Macron said the goal was to reduce the current rate of 20,000 new cases per day to around 3,000 and to sharply reduce the burden on intensive care units in hospitals.

A man wearing a face mask leaves the entrance of a church with a banner reminding people of the coronavirus restrictions in Gelsenkirchen, Germany, Oct 14, 2020. (MARTIN MEISSNER / AP)


Chancellor Angela Merkel’s top health official warned that the recent surge in coronavirus infections is threatening Germany’s ability to track cases and check the spread of the disease.

Warnings mounted that it was up to the citizens of Europe's biggest economy to do their part to halt the spread of the coronavirus pandemic as daily new infections reached a record on Thursday.

"There can be no question anymore now that this is the start of a very big second wave," German Chancellor Angela Merkel's chief of staff, Helge Braun, told public broadcaster ARD.

There can be no question anymore now that this is the start of a very big second wave.

Helge Braun, German Chancellor Angela Merkel's chief of staff

Germany posted a record 6,638 new cases, bringing the tally since the start of the pandemic to 341,223, data from the Robert Koch Institute (RKI) for infectious diseases showed on Thursday. The previous record daily increase was 6,294 on March 28, according to RKI data.

Thursday's data showed the reported death toll rose by 33 to 9,710.

According to data from Johns Hopkins University, the country registered 7,173 new infections, taking the tally to 344,487. That exceeded the previous high of 6,933 recorded on March 28. There were 44 additional fatalities, lifting the overall number of deaths to 9,716.

Health Minister Jens Spahn warned that people's behaviour in the coming days would determine whether they will be able to spend Christmas with their families this year.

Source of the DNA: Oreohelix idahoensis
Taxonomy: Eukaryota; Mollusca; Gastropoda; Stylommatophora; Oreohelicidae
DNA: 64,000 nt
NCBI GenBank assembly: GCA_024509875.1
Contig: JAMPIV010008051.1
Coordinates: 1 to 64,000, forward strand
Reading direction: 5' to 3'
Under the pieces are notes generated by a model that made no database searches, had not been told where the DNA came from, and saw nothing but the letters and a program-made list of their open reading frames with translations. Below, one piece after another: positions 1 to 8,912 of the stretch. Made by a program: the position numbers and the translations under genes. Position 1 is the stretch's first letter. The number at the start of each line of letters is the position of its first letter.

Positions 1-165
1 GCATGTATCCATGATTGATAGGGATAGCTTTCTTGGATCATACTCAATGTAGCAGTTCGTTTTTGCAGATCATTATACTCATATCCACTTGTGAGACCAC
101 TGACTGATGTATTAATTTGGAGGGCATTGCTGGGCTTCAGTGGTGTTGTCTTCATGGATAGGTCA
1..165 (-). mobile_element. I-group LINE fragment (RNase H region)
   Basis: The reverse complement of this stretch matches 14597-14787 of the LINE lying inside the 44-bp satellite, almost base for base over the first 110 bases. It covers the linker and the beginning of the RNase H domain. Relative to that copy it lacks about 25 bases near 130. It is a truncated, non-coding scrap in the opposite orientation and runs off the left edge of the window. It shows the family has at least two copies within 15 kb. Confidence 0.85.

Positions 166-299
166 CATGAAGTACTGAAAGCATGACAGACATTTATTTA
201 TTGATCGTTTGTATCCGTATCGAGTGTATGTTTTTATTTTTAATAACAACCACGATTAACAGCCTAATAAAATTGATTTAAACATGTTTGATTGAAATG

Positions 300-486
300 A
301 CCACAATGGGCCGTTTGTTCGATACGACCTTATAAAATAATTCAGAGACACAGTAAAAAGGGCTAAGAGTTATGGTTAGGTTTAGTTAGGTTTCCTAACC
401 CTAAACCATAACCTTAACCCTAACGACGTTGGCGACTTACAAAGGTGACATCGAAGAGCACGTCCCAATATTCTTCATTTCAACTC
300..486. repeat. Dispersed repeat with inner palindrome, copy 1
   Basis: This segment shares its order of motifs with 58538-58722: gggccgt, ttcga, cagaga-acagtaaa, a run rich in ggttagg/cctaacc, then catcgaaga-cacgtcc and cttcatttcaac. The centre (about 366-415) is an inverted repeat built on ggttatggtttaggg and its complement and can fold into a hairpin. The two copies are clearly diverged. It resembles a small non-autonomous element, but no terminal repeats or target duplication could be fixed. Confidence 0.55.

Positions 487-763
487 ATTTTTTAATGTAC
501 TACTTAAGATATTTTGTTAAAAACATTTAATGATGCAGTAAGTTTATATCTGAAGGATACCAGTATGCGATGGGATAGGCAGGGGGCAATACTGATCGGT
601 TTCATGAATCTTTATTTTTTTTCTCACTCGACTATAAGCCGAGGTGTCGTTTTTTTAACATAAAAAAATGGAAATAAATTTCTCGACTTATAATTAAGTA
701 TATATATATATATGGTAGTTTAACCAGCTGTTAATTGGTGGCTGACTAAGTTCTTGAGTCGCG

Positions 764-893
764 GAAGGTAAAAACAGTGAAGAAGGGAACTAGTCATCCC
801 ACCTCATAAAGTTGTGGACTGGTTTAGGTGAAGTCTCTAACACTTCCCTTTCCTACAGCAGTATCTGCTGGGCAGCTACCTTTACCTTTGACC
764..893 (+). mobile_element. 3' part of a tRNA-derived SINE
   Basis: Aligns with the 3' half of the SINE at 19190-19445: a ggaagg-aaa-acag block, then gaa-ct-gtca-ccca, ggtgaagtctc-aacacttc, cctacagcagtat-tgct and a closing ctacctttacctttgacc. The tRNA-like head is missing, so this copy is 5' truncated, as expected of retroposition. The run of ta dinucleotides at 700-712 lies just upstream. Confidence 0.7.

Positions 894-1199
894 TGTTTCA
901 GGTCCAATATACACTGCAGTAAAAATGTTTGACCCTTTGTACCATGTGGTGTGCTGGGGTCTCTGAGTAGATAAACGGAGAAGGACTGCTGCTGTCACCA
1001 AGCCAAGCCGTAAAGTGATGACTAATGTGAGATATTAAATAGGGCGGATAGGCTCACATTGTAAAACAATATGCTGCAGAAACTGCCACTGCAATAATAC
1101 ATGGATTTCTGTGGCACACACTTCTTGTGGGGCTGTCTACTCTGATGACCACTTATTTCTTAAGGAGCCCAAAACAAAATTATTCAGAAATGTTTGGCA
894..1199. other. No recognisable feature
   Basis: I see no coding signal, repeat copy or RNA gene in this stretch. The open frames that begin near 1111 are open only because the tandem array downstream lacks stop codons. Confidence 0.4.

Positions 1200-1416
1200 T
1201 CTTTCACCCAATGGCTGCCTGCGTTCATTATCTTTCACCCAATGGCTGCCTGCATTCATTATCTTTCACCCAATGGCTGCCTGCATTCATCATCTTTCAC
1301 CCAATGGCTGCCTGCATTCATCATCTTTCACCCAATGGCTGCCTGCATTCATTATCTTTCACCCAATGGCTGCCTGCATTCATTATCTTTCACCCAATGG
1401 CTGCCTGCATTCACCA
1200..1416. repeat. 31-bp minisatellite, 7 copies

Germany's states agreed late on Wednesday to extend measures against the spread of the coronavirus to larger parts of the country as new cases soared, but Merkel warned even tougher steps may be needed.

ALSO READ: Europe sharpens restrictions to regain grip on pandemic

Under Wednesday's agreement, the threshold at which tougher measures such as late-night curfews on bars and tighter restrictions of private gatherings kick in will be lowered to 35 new infections per 100,000 people over seven days, compared with 50 before.


Ireland's government moved three counties on its open border with Northern Ireland - Donegal, Monaghan and Cavan - to Level 4 of its five-step framework of COVID-19 constraints and banned almost all visits to homes across the country.

British-run Northern Ireland has seen a rapid rise in cases which neighboring Prime Minister Micheal Martin of Ireland described as "hugely worrying."

The new Irish measures mean all non-essential retail will be banned until Nov 10 in the first counties to be moved to Level 4. Martin said he wanted to continue to assess the impact of the recently imposed Level 3 curbs elsewhere for the next week.


Italy has registered 7,332 new coronavirus infections over the past 24 hours, the health ministry said on Wednesday, the country's highest ever daily tally and steeply up from 5,901 on Tuesday.